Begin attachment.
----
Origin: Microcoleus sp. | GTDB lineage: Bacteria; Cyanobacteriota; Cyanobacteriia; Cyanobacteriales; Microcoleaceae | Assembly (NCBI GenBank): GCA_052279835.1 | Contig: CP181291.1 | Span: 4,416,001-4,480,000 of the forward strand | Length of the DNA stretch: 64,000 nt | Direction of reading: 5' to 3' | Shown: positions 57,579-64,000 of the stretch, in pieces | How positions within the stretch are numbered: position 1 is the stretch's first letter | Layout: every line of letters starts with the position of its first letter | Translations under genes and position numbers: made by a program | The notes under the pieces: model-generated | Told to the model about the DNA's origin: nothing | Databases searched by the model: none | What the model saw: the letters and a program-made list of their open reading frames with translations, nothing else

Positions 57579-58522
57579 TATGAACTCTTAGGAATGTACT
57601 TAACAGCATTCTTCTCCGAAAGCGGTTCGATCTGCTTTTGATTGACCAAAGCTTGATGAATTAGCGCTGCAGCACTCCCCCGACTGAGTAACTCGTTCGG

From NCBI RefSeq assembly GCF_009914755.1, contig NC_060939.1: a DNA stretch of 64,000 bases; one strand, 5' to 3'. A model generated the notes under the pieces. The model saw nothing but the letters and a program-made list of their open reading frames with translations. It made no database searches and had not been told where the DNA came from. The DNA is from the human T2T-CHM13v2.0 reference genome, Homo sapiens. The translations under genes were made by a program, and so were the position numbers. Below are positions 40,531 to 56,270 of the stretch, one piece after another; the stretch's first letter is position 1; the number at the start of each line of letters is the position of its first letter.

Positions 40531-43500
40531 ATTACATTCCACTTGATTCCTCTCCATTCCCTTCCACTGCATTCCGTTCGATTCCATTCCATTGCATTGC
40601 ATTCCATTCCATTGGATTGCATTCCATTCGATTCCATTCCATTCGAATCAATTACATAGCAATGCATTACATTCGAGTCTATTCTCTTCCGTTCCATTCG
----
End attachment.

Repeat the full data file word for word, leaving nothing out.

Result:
Origin: Microcoleus sp. | GTDB lineage: Bacteria; Cyanobacteriota; Cyanobacteriia; Cyanobacteriales; Microcoleaceae | Assembly (NCBI GenBank): GCA_052279835.1 | Contig: CP181291.1 | Span: 4,416,001-4,480,000 of the forward strand | Length of the DNA stretch: 64,000 nt | Direction of reading: 5' to 3' | Shown: positions 57,579-64,000 of the stretch, in pieces | How positions within the stretch are numbered: position 1 is the stretch's first letter | Layout: every line of letters starts with the position of its first letter | Translations under genes and position numbers: made by a program | The notes under the pieces: model-generated | Told to the model about the DNA's origin: nothing | Databases searched by the model: none | What the model saw: the letters and a program-made list of their open reading frames with translations, nothing else

Positions 57579-58522
57579 TATGAACTCTTAGGAATGTACT
57601 TAACAGCATTCTTCTCCGAAAGCGGTTCGATCTGCTTTTGATTGACCAAAGCTTGATGAATTAGCGCTGCAGCACTCCCCCGACTGAGTAACTCGTTCGG

From NCBI RefSeq assembly GCF_009914755.1, contig NC_060939.1: a DNA stretch of 64,000 bases; one strand, 5' to 3'. A model generated the notes under the pieces. The model saw nothing but the letters and a program-made list of their open reading frames with translations. It made no database searches and had not been told where the DNA came from. The DNA is from the human T2T-CHM13v2.0 reference genome, Homo sapiens. The translations under genes were made by a program, and so were the position numbers. Below are positions 40,531 to 56,270 of the stretch, one piece after another; the stretch's first letter is position 1; the number at the start of each line of letters is the position of its first letter.

Positions 40531-43500
40531 ATTACATTCCACTTGATTCCTCTCCATTCCCTTCCACTGCATTCCGTTCGATTCCATTCCATTGCATTGC
40601 ATTCCATTCCATTGGATTGCATTCCATTCGATTCCATTCCATTCGAATCAATTACATAGCAATGCATTACATTCGAGTCTATTCTCTTCCGTTCCATTCG